Archives: July, 2011

CAP Leftists Have Accidental Encounter with the Laffer Curve, Learn Nothing

The big-government advocates at the Center for American Progress recently released a series of charts designed to prove America is a low-tax nation. I wish this was the case.

The United States does have a lower overall tax burden than Europe, which is shown in one of the CAP charts, but that doesn’t exactly demonstrate that taxes are low in America. Unless, of course, you think weighing less than an offensive lineman in the NFL is proof of being skinny.

But the one chart that jumped out at me was the one showing that the United States collects less corporate tax revenue than other developed nations. The CAP document states, with obvious disapproval, that “Corporate income tax revenue in the United States is about 25 percent below the OECD average.”

The obvious implication, at least for the uninformed reader, is that the United States should increase the corporate tax burden.

But here’s some information that CAP didn’t bother to include in the study. The U.S. corporate tax rate is more than 39 percent and the average corporate tax rate in Europe is less than 25 percent.

So let’s ponder these interesting facts. CAP is right that the U.S. collects less tax revenue from corporations, but even they would be forced to admit (though they omit the info from their report) that the U.S. corporate tax rate is much higher. Let’s see…higher tax rate-lower revenue…lower tax rate-higher revenue…this seems vaguely familiar.

Could this possibly be an example of that “crazy” concept of (gasp!) a Laffer Curve? To be sure, it is only in rare cases, when tax rates get very high, that researchers find that high tax rates lose revenue. In most cases, the Laffer Curve simply implies that higher tax rates won’t raise as much money as politicians want.

But have our friends at CAP inadvertently identified one of those cases where a tax cut (i.e., a lower corporate tax rate) would “pay for itself”?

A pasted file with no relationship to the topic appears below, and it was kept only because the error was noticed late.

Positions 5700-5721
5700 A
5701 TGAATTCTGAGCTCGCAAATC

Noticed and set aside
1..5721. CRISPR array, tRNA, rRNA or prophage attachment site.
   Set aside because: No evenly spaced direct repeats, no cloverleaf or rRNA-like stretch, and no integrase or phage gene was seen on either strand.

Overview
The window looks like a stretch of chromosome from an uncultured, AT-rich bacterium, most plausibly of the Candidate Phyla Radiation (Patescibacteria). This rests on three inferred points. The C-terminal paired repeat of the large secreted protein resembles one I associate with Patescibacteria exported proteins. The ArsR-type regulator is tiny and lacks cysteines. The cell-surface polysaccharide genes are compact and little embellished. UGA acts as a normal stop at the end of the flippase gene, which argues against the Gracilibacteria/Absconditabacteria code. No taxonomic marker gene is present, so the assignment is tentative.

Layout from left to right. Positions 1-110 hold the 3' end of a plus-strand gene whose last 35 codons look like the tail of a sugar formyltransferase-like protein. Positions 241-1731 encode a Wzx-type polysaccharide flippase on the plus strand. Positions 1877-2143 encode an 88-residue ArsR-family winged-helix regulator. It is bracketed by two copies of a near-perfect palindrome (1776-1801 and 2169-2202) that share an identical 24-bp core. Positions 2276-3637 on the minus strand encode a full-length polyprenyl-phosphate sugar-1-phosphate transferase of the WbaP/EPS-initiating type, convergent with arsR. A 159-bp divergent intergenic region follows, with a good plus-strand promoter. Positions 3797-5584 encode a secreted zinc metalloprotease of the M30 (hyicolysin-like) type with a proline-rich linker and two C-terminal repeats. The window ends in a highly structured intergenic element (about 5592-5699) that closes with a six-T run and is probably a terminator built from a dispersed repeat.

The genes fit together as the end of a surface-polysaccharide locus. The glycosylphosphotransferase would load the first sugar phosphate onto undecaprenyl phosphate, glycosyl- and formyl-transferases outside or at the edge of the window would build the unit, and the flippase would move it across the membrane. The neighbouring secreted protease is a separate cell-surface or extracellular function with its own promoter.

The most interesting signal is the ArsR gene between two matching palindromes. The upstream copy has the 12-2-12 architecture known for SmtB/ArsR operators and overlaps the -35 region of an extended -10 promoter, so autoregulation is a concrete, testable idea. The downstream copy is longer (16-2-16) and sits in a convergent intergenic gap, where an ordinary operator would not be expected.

There certainly is strong evidence for this proposition. In a 2007 study, Alex Brill and Kevin Hassett of the American Enterprise Institute found that the revenue-maximizing corporate tax rate is about 25 percent (click chart to enlarge).

Somehow, I suspect this wasn’t their intention, but I want to thank the statists at CAP for reminding us about the self-destructive impact of high tax rates. 

For those who want to learn more about the Laffer Curve, these three videos will make you more knowledgeable than 99 percent of people in Washington (not a big achievement, I realize, but the information is still useful).

 

Ideas Have Had Consequences — in the United States and in China

At the Britannica Blog I take a look at the founding ideas of the United States and the Communist Party of China, both of which are celebrating anniversaries this weekend:

The ideas of the Declaration, given legal form in the Constitution, took the United States of America from a small frontier outpost on the edge of the developed world to the richest country in the world in scarcely a century. The country failed in many ways to live up to the vision of the Declaration, notably in the institution of chattel slavery. But over the next two centuries that vision inspired Americans to extend the promises of the Declaration—life, liberty, and the pursuit of happiness—to more and more people.